Black Sheep & Bad Seeds

“So all the generations from Abraham to David are fourteen generations; and from David until the carrying away into Babylon are fourteen generations; and from the carrying away into Babylon unto Christ are fourteen generations.” – Matthew 1:17

“These things I have spoken unto you, that in me ye might have peace. In the world ye shall have tribulation: but be of good cheer; I have overcome the world.” – John 16:33

“For whatsoever is born of God overcometh the world: and this is the victory that overcometh the world, even our faith.” –  I John 5:4

Scripture Reading: Matthew 1:1-18

ChristmasIn case you haven’t noticed, I am somewhat obsessed with God’s sovereignty. It is my “peace that passes understanding”. When I don’t have answers or a plan, sovereignty is the sturdy, solid, unshakable bed that helps me sleep at night. And the older I get, the more sensitive I am to sovereignty, as if time has somehow sharpened the focus on my life lens.

Christmas always turns my thoughts to Bethlehem, but sovereignty has me focused much more on the journey than the destination. Limit yourself to Luke 2, and you’ll think that the starting point of the road to Bethlehem was Nazareth, when Joseph and Mary set out in response to the census decreed by Rome (Luke 2:1-4), but zoom the lens out to include Matthew 1 (and throw in a few Old Testament prophecies), and you’ll quickly realize that the journey started all the way back in Genesis.

As Matthew 1 lays out the genealogy of Christ, familiar names jump off the page, many with their own Bible backstory. And one thing is clear – the road to Bethlehem was not an easy one. This road was filled with detours and off-road excursions that didn’t end well.  Let me give you just a few of the highlights:

  • Judah begot Perez and Zerah by Tamar (Verse 3). Jacob prophesied in Genesis 49:10 that the Messiah would come through Judah, but Judah wasn’t exactly Father of the Year. His eldest son was so evil that God killed him before he could reproduce, leaving Tamar both widowed and childless. Despite the cultural requirements of the day, Son Number 2 was less than cooperative, and when Number 3 did not marry Tamar as promised, she took matters into her own hands, tricking Judah into fathering her twin sons (Genesis 38).  It’s the kind of drama that miniseries are made of, but it’s also an example of prophecy and providence triumphing over a whole lot of evil.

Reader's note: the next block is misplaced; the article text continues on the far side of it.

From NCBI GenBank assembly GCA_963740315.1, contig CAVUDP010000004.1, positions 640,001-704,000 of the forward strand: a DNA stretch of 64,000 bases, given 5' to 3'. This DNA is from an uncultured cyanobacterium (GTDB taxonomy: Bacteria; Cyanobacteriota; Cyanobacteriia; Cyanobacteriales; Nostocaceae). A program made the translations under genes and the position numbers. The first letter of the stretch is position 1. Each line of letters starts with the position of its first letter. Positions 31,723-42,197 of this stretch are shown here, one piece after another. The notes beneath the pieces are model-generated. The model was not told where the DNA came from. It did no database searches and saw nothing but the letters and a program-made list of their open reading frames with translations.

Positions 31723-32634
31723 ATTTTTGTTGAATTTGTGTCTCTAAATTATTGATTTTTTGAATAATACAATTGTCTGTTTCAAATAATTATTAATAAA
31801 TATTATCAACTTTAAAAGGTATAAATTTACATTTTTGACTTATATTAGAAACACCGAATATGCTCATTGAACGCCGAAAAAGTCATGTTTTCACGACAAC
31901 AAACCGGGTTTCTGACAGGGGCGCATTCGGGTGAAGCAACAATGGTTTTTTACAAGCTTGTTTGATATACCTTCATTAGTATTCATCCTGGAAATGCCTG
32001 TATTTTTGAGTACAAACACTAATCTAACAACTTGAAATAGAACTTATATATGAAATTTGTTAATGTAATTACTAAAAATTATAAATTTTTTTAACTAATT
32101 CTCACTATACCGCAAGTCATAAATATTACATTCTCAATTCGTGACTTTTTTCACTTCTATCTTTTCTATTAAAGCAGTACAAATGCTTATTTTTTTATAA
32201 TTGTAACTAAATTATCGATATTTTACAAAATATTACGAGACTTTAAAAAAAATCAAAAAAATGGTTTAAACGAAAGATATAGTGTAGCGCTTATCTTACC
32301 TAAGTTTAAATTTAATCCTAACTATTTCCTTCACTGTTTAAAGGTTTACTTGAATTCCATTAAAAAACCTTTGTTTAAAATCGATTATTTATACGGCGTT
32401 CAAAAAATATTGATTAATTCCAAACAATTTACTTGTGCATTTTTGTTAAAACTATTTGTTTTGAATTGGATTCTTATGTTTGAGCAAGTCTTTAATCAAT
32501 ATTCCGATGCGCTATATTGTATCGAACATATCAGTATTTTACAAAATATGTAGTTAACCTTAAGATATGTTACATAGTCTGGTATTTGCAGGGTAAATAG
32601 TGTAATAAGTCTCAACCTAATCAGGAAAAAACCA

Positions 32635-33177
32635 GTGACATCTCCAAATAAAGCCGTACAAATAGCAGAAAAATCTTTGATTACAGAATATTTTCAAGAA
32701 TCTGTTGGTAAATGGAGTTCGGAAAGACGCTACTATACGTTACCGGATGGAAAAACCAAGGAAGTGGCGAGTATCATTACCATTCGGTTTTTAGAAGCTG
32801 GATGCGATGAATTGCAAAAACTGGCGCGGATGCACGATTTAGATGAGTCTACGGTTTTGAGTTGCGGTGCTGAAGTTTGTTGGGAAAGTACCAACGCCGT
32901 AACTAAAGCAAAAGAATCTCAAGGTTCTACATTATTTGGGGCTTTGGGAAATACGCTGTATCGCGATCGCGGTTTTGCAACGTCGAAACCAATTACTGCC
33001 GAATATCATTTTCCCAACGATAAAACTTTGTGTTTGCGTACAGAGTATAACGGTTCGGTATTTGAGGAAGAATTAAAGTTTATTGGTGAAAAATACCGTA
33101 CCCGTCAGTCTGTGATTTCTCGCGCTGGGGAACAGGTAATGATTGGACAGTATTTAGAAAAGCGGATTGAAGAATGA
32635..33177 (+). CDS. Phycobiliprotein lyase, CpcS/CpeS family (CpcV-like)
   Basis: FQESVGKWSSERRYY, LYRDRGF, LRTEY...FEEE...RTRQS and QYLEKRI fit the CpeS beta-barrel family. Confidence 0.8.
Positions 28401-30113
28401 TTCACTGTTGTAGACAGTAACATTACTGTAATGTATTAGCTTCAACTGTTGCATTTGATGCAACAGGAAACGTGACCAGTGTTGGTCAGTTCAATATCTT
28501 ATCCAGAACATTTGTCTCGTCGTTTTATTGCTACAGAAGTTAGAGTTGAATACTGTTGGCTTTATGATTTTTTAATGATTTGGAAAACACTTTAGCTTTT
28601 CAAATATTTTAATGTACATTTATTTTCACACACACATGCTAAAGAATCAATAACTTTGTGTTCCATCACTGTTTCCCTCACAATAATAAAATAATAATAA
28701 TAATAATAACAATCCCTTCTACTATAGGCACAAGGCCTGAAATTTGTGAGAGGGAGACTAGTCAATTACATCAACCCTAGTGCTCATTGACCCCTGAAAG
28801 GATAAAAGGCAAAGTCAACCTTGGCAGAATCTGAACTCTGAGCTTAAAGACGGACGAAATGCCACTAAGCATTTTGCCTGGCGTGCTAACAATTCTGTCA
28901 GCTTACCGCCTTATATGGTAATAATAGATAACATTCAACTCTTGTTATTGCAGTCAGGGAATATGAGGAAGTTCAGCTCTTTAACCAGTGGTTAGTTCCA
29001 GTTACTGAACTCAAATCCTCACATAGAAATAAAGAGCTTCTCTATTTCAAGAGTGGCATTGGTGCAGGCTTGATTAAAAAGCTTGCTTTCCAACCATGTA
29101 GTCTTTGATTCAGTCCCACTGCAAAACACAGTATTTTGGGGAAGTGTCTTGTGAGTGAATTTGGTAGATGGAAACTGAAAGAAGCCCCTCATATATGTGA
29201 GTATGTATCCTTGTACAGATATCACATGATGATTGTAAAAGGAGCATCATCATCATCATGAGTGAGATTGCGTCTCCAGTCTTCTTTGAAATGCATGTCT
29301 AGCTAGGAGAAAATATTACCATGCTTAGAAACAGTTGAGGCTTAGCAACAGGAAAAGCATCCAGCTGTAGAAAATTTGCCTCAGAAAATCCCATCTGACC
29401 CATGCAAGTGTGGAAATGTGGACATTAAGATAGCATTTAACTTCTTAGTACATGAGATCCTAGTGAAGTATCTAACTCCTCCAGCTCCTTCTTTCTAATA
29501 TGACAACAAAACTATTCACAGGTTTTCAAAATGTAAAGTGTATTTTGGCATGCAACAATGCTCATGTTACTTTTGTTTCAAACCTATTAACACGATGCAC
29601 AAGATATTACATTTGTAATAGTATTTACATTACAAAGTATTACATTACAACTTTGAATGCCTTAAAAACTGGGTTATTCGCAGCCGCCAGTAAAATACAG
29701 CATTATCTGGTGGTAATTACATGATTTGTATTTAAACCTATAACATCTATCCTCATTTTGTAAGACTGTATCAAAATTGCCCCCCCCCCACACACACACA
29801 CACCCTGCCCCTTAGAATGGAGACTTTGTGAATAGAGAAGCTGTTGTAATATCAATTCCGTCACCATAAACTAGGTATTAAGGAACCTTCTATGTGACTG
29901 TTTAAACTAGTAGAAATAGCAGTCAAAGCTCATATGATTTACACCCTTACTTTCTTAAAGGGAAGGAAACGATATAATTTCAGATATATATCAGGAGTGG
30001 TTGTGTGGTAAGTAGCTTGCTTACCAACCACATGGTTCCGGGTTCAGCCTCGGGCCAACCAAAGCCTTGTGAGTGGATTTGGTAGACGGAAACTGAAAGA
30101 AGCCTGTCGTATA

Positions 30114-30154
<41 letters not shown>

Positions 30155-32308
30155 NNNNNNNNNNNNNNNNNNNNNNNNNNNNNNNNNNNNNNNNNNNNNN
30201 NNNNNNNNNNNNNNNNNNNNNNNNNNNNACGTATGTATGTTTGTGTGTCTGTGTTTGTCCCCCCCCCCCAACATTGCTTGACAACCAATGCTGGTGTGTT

• David the king begot Solomon by her who had been the wife of Uriah (Verse 6). There was nothing honorable about the union of David and Bathsheba in II Samuel 11. She was a beautiful, married woman with questionable modesty, and he was a king who murdered one of his most devoted soldiers to hide his sin. Still, God would honor His promise to preserve the line of David, and Bathsheba’s son, Solomon, would be chosen and favored by God (II Samuel 7:13, I Chronicles 28:6, Luke 1:68-71).
  • Hezekiah begot Manasseh, Manasseh begot Amon, and Amon begot Josiah (Verse 10). Manasseh was one of the most evil kings in the history of Judah. II Chronicles tells us that, during his 55-year reign, he led the people to sin even more than their heathen counterparts. And although Manasseh’s rebellion would seal the Lord’s promise to send His people into exile in Babylon, that detour would not deter the fulfillment of His promises regarding the Messiah (II Kings 20:21-21:18, II Chronicles 33:1-24, Jeremiah 15:4)

Although Christ was God Incarnate (Philippians 2:6), the sinless Lamb of God (John 1:29, II Corinthians 5:21), and Emmanuel, God With Us (Matthew 1:23), the line of Christ and the road to Bethlehem is full of real people like you and me. It’s full of black sheep and bad seeds and everything from poor decisions to outright rebellion. It’s full of pain and loss and tears and terror. And yet, God is greater – greater than all of Satan’s roadblocks, greater than man’s refusal to ask for directions, greater than the potholes and pitfalls of sin.

There is absolutely nothing in your life that the grace of God cannot overcome. Bad upbringings, bad memories, bad decisions, bad mistakes – He came to give us victory over all of those things (Psalm 20:7-8, Romans 8:31-39, Acts 2:34-36, I Corinthians 15:57, II Corinthians 2:14). This Christmas, live in that victory. Live in the security of His sovereignty. Seek out the Baby, surrender to the Savior, and let Him overcome every obstacle in your journey.


Are there any areas of your life where you doubt God’s ability to overcome? He is sovereign, and He has conquered sin and death on your behalf. No matter what you’re up against, give it to God and trust Him for victory.

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